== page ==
Report on Whakaari/White Island (New Zealand) — September 1991
Bulletin of the Global Volcanism Network, vol. 16, no. 9 (September 1991)
Managing Editor: Lindsay McClelland.
Whakaari/White Island (New Zealand) Continued explosions from May vent
Please cite this report as:
Global Volcanism Program, 1991. Report on Whakaari/White Island (New Zealand) (McClelland, L., ed.). Bulletin of the Global Volcanism Network, 16:9. Smithsonian Institution. https://doi.org/10.5479/si.GVP.BGVN199109-241040
37.52°S, 177.18°E; summit elev. 294 m
All times are local (unless otherwise noted)
Several explosions have been documented from May 91 vent since the 28-29 August fieldwork. The first occurred on 29 August at 2132, shortly after geologists left the island. A second, observed by R. Fleming on 5 September at 1149, produced a 2-km eruption column. Blocks larger than 1 m across fell 250 m SE of the vent and floating scoriae washed onto the shore at Crater Bay, roughly 800 m SE. A large eruption column that rose to 4-5 km altitude on 16 September at 1630, accompanied by intermittent block ejection, was observed from a nearby boat and from ~50 km away on the North Island coast (at Whakatane). Emission of ash continued overnight, with ash falling on a boat off the SE tip of the island, but tephra emission declined the next morning. Another eruptive episode was reported on 18 September at 1625, lasting 5-6 minutes and feeding a 2-km column.
When geologists returned to the island on 9 October, lithic blocks occupied scattered impact craters in a zone extending roughly 400-750 m SE from May 91 vent. Closer to the vent, blocks and craters became more common and fragments of slaggy scoria began to appear. Most of the scoriae were highly vesicular, but bombs of denser scoria, characterized by a smaller range of vesicle sizes (most <5 mm), were also found. Bombs reached 0.8 m in size and the largest observed lithic block was 1.3 m across. Most of the ballistic ejecta appeared to have fallen on the S side of the main crater floor, where it seemed to be directed by the vent configuration. Between 5 and 10 mm of fine gray ash was found at sites roughly 250 and 400 m SE of the vent, thickening toward the rim of the 1978/91 Crater complex.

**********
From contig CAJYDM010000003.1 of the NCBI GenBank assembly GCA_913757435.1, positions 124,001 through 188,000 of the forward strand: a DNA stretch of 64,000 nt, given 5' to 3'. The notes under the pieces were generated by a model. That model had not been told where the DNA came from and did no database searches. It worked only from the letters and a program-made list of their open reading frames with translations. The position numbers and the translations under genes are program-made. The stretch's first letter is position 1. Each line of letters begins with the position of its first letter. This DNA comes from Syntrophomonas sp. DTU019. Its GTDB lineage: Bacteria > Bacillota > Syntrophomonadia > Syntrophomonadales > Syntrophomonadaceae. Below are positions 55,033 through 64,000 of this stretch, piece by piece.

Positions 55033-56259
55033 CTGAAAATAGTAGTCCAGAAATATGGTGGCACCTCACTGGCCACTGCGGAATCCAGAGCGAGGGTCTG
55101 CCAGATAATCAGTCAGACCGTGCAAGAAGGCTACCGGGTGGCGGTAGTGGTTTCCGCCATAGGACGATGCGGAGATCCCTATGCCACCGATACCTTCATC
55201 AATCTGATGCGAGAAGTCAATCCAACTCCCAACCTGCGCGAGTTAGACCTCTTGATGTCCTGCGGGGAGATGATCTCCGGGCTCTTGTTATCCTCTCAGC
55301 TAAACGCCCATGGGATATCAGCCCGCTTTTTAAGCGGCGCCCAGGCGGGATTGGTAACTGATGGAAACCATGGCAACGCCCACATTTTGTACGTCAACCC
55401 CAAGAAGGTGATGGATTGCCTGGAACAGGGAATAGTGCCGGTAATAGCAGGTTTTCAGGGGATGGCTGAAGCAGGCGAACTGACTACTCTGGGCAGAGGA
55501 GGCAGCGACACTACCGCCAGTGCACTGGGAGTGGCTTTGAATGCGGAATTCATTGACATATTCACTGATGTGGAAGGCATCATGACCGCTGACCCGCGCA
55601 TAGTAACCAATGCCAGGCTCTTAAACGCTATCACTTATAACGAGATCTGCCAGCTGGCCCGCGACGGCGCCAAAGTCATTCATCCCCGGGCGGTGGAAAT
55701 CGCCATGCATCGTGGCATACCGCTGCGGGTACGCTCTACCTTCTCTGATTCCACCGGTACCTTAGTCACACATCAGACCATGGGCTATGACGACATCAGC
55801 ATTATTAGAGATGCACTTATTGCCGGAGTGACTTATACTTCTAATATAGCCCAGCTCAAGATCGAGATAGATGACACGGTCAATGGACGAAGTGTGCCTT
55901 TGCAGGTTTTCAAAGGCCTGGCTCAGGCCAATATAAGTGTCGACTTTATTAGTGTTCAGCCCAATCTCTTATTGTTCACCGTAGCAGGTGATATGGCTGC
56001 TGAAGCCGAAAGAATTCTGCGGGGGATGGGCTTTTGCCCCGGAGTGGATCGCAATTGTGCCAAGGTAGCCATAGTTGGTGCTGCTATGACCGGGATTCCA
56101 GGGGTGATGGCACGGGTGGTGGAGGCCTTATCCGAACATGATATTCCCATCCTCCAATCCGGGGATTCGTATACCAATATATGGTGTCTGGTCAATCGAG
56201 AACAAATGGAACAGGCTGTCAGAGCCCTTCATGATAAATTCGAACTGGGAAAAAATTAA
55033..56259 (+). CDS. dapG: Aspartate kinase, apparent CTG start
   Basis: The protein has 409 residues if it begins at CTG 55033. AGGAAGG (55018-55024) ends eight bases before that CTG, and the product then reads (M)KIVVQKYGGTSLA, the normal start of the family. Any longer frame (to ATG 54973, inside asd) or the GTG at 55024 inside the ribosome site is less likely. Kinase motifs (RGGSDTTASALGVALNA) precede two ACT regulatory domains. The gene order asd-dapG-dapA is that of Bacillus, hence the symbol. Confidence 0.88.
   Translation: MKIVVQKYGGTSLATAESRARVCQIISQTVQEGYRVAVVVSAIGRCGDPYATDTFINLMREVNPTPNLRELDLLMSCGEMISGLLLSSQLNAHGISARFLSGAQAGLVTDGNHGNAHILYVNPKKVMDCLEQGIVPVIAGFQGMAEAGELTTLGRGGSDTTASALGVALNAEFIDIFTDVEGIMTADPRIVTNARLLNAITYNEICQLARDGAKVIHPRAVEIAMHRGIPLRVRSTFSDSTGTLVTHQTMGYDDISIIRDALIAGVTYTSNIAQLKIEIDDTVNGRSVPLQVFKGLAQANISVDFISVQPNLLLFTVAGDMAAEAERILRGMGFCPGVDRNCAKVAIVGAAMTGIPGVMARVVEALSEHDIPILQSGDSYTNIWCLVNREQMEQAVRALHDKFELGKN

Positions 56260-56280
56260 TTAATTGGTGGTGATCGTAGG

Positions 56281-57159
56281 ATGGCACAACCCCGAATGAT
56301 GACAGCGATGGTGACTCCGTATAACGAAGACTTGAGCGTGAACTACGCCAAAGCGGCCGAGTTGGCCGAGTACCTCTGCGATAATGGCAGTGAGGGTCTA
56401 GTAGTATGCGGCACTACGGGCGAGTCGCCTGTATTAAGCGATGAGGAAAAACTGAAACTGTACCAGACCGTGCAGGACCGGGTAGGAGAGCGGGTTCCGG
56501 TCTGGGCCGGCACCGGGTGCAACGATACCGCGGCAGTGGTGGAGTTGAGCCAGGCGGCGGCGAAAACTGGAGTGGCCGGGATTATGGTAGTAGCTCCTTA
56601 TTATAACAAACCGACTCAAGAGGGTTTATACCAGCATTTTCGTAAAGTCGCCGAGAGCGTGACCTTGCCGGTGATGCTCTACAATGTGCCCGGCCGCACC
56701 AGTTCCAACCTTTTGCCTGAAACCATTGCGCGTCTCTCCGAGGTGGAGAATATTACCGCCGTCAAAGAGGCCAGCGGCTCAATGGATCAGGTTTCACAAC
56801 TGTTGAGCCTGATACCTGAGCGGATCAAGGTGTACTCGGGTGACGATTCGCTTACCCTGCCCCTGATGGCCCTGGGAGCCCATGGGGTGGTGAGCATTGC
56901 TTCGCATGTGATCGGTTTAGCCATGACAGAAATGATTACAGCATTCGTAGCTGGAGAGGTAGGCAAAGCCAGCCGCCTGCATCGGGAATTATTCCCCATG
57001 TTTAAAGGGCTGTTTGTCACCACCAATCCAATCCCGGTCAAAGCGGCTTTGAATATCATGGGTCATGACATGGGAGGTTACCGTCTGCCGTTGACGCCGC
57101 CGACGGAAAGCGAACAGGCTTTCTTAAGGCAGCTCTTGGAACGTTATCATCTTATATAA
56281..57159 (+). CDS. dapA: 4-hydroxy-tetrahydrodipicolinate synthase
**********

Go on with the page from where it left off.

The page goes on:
Activity at May 91 vent on 9 October was similar to but less intense than that observed in late August, with emission of pink fume accompanied by loud roaring and occasional sharp detonations. The noises suggested that the top of the magma column was deeper in the conduit than at the end of August. Shock waves were visible about once a minute, less often than in late August, although conditions were less suitable for their observation. Low-pressure white gas emission from TV1 vent, roughly 50 m SE of May 91 vent, was similar to that of August, although its N wall had apparently migrated outwards 10-20 m by collapse. Voluminous gas emission continued from Noisy Nellie fumarole, on the main crater floor NE of the 1978/91 Crater complex.
Geological Summary. The uninhabited Whakaari/White Island is the 2 x 2.4 km emergent summit of a 16 x 18 km submarine volcano in the Bay of Plenty about 50 km offshore of North Island. The island consists of two overlapping andesitic-to-dacitic stratovolcanoes. The SE side of the crater is open at sea level, with the recent activity centered about 1 km from the shore close to the rear crater wall. Volckner Rocks, sea stacks that are remnants of a lava dome, lie 5 km NW. Descriptions of volcanism since 1826 have included intermittent moderate phreatic, phreatomagmatic, and Strombolian eruptions; activity there also forms a prominent part of Maori legends. The formation of many new vents during the 19th and 20th centuries caused rapid changes in crater floor topography. Collapse of the crater wall in 1914 produced a debris avalanche that buried buildings and workers at a sulfur-mining project. Explosive activity in December 2019 took place while tourists were present, resulting in many fatalities. The official government name Whakaari/White Island is a combination of the full Maori name of Te Puia o Whakaari ("The Dramatic Volcano") and White Island (referencing the constant steam plume) given by Captain James Cook in 1769.
Information Contacts: I. Nairn and B. Scott, DSIR Geology & Geophysics, Rotorua.